10:06 a.m., Sept. 4, 2008----Gregory Hicks, an assistant professor of physical therapy at UD, recently received a National Institutes of Health grant of $420,750 to study low back pain in older adults.
Classified as exploratory/developmental, the grant will enable Hicks, along with University co-investigators Tara Manal, director of the Department of Physical Therapy, and Lynn Snyder-Mackler, Alumni Distinguished Professor of Physical Therapy, to collect and track data from 62 elderly patients with chronic low back pain over a six-month period. It will also, Hicks anticipates, help to determine the best course of treatment for chronic low back in older adults.
“This is the first exercise-based intervention specifically for older adults with chronic low back pain,” Hicks said, “because inclusion criteria for most studies usually stipulates that patients be between 18 and 50 or 18 and 55. We don't know that much at all about treating non-specific back pain in the elderly, largely because people over the age of 55 are excluded from most studies on low back pain.”
Hicks added that having treatment plans in place designed specifically for the elderly will be all the more important as Baby Boomers begin to age, en masse.
“There are so many issues in older adults that have largely been ignored--chronic low back pain being one--that this seemed like an area that could use some attention,” he said. “Things change quite a bit in the elderly, so a condition that you'd treat one way in a younger population might need a different approach in an older adult, but many healthcare practitioners don't choose to go into geriatric medicine, because it's not as financially remunerative or as 'sexy' as other disciplines. There aren't enough geriatric practitioners to care for an aging population in many states, Delaware being one.”
To address this concern, Hicks will study local individuals from 65 to 85 years old who suffer from chronic low back pain. Participants will be randomly divided into two treatment groups--one that centers on traditional low back pain treatment regimens and one that incorporates newer, more experimental methods--and data from each group will be carefully tracked and compared using magnetic resonance imaging, rehabilitative ultrasound imaging as well as measures of pain and functional performance.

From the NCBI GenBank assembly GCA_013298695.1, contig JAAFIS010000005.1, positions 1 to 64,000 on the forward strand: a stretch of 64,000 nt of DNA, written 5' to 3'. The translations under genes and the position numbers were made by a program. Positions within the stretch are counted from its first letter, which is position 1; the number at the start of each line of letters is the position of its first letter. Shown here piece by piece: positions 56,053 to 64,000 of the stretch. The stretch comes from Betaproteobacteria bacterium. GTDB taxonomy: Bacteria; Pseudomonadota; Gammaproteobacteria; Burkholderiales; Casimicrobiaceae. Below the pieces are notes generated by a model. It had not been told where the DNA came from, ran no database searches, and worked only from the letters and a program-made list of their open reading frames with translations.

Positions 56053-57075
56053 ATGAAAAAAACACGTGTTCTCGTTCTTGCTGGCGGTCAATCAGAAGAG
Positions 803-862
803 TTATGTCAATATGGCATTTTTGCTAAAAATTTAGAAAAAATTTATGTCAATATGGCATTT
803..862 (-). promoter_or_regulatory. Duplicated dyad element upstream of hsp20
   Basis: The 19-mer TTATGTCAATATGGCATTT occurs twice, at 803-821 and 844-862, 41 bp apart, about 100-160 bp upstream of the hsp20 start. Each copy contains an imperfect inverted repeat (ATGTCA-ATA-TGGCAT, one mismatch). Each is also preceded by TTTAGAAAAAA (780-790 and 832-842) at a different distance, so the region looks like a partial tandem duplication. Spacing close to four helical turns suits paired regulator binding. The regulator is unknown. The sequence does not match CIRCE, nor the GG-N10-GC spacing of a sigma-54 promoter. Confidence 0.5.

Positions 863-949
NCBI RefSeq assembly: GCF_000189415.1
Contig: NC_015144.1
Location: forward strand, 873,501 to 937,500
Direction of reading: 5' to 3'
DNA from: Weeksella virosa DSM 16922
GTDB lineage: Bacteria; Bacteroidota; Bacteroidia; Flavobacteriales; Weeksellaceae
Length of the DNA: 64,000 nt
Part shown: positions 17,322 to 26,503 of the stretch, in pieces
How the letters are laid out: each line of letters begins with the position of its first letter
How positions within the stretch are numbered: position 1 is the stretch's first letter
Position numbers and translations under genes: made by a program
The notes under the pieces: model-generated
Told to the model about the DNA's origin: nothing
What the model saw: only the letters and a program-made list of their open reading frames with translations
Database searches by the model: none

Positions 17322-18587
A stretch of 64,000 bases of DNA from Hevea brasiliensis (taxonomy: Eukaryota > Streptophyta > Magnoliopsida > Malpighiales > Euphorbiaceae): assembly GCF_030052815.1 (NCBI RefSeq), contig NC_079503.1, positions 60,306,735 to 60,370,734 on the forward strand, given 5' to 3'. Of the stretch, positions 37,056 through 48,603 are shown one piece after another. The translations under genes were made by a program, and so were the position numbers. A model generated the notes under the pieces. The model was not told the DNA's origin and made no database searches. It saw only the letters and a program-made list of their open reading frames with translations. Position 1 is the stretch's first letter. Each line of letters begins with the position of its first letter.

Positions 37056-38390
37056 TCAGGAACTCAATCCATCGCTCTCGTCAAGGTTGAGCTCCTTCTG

“The study will be a randomized trial comparing two potential physical therapy interventions, with one intervention using treatments such as massage, heat modalities and flexibility exercises, while the other intervention will use treatments such as neuromuscular electrical stimulation and strengthening exercises,” Hicks said.
“What we're ultimately interested in doing is improving function, because a big issue in older adults with low back pain is functional decline,” he said, adding that ramifications of decreased function include depression, increased isolation and dependence on others, and gradual debilitation.
“While we hope to show a reduction in pain, our main goal is to improve function,” Hicks said, “because that is ultimately what's so critical to overall quality of life and longevity.”
Hicks added that because low back pain is so common in so many older adults, sufferers often take it as a natural part of the aging process. “One of the things we've found in our research is that older adults with low back pain don't seek care for it, even if they seek care for other conditions,” he said. “Part of what I'm trying to do is change the mentality of that, and to let [sufferers] know that they don't just have to accept it.”
Hicks, who taught at the University of Maryland and completed a post-doctoral fellowship at the National Institute on Aging before joining UD in February 2007, learned that he'd secured the grant in August. He will begin recruiting participants for the study in the fall. Interested candidates can reach him by e-mail at [firstname.lastname@example.org].
Article by Becca Hutchinson
Photo by Kathy Atkinson